In the fall of 2008 Nikki enlisted in the Army and started basic training.  “I begged her to stick it out, get some money for college,” Joe said. “I thought maybe there was a chance for her there.  She seemed into it for a while. She named her rifle. But she only lasted three weeks and then she had to go.”

Nikki, and the other young women who left basic training with her, went to Texas and some other places before they made their way back to Pittsburgh. Nikki got a job in a sandwich shop. She lived with the family for a while, but the world of her friends was much more appealing to her.

Her aunt Lisa Barca tried her best to understand why Nikki was so attracted to life on the streets.  One evening she decided to go see for herself.  “I got all shiny, put on my mini skirt and went on date, then met her under a bridge,” Lisa said. “I bought them breakfast.  Sixty-five dollars later, there was a hill we were going to climb up and her friend Sonya had no shoes.  When we got to the top, they were laying on the ground and it was raining. We were like kids. Fun, carefree. No worries. You don’t have to be anywhere at any time.  When I got home and looked at myself in the mirror I hadn’t been this dirty since I was a child.”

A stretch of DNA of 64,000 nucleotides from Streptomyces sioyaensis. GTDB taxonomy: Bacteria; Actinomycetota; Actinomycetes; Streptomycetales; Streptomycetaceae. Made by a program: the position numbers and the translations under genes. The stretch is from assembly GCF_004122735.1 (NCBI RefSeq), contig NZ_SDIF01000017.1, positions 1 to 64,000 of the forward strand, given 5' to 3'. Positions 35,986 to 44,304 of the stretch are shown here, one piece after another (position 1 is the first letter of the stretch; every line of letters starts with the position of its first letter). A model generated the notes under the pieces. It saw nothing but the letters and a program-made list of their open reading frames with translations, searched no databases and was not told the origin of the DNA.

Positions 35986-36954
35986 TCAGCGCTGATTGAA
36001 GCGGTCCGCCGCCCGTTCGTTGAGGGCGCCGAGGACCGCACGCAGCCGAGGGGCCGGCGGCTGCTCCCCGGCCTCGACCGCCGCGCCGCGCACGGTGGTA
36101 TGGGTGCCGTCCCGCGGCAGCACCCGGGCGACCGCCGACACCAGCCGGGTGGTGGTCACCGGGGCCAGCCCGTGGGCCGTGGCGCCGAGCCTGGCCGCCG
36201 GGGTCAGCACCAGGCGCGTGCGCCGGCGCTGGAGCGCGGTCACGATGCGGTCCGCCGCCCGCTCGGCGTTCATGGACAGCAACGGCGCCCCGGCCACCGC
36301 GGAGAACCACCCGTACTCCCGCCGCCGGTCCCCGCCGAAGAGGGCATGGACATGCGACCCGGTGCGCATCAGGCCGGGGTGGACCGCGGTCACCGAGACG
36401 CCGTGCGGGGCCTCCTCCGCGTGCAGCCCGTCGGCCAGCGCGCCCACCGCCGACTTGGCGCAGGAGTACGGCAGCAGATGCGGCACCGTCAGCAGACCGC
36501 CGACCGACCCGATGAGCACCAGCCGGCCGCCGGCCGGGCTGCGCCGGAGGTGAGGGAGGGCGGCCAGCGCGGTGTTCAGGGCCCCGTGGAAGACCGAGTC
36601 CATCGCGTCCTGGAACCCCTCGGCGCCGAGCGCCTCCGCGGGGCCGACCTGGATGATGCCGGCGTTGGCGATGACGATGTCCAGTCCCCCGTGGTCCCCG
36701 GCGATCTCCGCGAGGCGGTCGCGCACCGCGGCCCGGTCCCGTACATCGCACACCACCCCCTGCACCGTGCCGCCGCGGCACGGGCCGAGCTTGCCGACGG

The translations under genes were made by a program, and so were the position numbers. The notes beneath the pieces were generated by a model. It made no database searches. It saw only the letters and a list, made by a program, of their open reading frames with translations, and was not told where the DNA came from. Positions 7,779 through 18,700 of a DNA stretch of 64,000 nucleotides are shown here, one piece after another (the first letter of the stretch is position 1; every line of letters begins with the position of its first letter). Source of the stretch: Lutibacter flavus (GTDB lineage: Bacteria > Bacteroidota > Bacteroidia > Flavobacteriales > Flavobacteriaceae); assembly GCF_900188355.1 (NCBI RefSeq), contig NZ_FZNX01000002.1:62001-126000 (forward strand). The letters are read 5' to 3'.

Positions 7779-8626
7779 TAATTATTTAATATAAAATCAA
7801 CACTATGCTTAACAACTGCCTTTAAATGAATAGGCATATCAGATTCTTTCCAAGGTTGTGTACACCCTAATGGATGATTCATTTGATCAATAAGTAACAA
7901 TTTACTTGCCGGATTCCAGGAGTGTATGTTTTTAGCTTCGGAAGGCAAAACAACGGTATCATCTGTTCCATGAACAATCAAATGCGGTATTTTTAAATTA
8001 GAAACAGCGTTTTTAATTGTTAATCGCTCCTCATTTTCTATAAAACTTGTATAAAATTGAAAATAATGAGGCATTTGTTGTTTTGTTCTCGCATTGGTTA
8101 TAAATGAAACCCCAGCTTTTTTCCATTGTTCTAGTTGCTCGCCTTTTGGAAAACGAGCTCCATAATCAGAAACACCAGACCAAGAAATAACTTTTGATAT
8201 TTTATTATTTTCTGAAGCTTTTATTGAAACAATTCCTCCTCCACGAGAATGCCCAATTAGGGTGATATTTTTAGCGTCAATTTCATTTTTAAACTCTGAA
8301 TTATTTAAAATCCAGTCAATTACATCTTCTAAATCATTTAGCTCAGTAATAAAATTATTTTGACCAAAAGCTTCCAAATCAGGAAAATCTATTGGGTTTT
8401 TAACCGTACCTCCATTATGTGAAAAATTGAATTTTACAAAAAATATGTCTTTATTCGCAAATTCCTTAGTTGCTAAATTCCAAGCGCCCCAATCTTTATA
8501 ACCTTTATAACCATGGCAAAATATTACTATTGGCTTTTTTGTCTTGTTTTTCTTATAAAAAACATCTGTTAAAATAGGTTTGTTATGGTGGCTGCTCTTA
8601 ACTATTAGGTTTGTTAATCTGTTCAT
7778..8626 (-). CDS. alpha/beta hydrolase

In late 2008, Nikki got pregnant. Her time with the father of the child had been brief and she didn’t want him involved. Her father begged her to put the baby up for adoption. “I hoped that she would change her ways but deep down I knew,” Joe said. “I told her that I knew in my heart that she was going to fail, but please prove me wrong.”

After Jacob was born on August 30, 2009, Nikki was with him for about four months before the family decided childcare wasn’t for Nikki. “I know she loved her baby,” Lisa said. “But they don’t think past tonight’s party.” Her grandmother got guardianship rights over Jacob so they could manage his care in case Nikki decided to leave town.  “We needed to be able to take him to the doctor,” Lisa noted. “I don’t think Nikki had any plans for a future. I don’t think she had any plans for a home.”

In late October 2010 the band Profane Sass played Pittsburgh as part of its tour of the east coast.  Nikki loved the music and offered to go with them to play washboard in the band.  “We had a seat open in the car,” said Kiwi. “We talked it over. Everyone loved Nikki. She was one of the most accepting people, and always rocking out.  We voted and decided to bring her along.”